When we confront unfinished conflicts and difficult issues from the past, we usually face waves of fear and resistance.  The first time we leave our secure home base, we wear armor–physical or psychological–for protection.

Eventually we realize that the armor is an illusion that prevents us from feeling fully alive and awake.  In each encounter with a new dragon, we surrender part of the armor, especially around the heart.

With meditation practice, we gradually shed the protection that covers our wisdom and compassion.  Instead of trying to change ourselves into someone better, we rediscover and reconnect with who we really are.

When I say, “I take refuge in the Buddha,” I mean, “I take refuge in the courage to let go of the armor that blocks my capacity to awaken.  I will confront obstacles as consciously as possible.”

Taking refuge in the dharma means to learn from life’s joys and sorrows and from the teachings of the Buddha and other sages.  The Buddha taught, “Free yourself and open to the world.”  The first step in recognizing the truth–how things really are–is to accept the reality of our current situation, just as it is. The goal of life is not to earn lots of money, marry the perfect person or administer important institutions.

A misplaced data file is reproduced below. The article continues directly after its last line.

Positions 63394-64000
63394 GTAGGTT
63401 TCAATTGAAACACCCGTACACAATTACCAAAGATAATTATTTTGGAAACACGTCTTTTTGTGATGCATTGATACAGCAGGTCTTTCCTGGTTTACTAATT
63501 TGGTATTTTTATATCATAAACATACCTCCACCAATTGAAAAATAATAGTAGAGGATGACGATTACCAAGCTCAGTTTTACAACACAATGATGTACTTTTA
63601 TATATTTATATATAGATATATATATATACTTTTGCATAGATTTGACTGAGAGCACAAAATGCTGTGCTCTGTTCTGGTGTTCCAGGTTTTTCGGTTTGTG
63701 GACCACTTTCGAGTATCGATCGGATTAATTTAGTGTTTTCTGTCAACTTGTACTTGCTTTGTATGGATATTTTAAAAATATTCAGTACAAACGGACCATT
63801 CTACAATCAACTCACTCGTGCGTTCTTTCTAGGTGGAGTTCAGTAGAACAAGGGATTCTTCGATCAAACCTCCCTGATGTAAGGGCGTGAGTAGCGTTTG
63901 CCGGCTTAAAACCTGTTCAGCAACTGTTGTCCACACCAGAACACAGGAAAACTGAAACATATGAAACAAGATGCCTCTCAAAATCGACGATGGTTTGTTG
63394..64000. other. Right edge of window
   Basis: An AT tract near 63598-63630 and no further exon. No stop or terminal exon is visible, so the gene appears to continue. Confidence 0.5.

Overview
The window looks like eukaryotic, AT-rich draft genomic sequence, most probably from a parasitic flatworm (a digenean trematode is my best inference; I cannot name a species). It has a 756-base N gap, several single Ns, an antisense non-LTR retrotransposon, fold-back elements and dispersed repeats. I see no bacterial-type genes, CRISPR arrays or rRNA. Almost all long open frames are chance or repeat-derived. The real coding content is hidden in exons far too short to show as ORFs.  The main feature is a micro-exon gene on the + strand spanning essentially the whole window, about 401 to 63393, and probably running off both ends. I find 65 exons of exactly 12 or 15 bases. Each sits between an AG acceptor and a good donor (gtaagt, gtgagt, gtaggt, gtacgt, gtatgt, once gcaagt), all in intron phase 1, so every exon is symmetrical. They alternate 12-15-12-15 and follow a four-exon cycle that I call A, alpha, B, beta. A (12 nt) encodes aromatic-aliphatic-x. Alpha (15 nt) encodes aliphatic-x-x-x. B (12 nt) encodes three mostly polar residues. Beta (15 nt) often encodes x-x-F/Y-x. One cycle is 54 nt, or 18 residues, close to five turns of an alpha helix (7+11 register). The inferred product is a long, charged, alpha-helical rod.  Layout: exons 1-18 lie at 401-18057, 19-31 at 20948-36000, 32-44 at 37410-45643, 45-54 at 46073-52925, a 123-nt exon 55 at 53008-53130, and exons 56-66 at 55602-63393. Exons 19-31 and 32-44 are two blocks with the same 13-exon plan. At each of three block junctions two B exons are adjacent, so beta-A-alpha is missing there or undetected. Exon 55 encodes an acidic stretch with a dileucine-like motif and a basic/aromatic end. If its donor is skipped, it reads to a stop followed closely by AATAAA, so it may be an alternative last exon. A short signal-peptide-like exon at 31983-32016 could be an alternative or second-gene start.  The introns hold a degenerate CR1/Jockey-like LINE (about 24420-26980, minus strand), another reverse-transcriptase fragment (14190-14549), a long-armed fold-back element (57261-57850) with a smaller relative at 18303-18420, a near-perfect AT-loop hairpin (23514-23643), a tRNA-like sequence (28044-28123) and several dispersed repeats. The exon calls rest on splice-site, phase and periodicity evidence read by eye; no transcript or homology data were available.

Each person has a certain life in which to awaken. If you’re a mother caring for children, that’s your way to wake up.  If you’re retired and facing old age, that’s your path to awakening.  If you’re living alone and seeking a partner, that’s your route to waking up.  If you’re living with a large family and are looking for solitude, that’s your way to awaken.

There is no better opportunity that the situation in which you are right now.  It is unfolding to teach you how stuck or free you are. By accepting how things really are in our daily lives, we can begin to understand greater truths, such as what the Buddha called the “Three Characteristics” of the dharma: the reality of suffering, the impermanence of all things, and illusory nature of the self.

The Tibetan master Trungpa Rinpoche taught, “Daily practice is simply the development of complete acceptance and openness towards all situations, emotions and people, experiencing everything completely, without reservations or blockages….”   For those of us who are not enlightened masters, Trungpa’s description of daily practice seems far from simple.

Because we need allies to encourage and motivate us on the dharma path, we take refuge in the sangha.  Taking refuge in the sangha doesn’t mean that we have a club for like-minded people to criticize those who hold different beliefs.  It means that we take refuge in the company of people committed to facing their dragons and shedding their armor.  With kindness and honest effort, we can support the practice of other people in the sangha.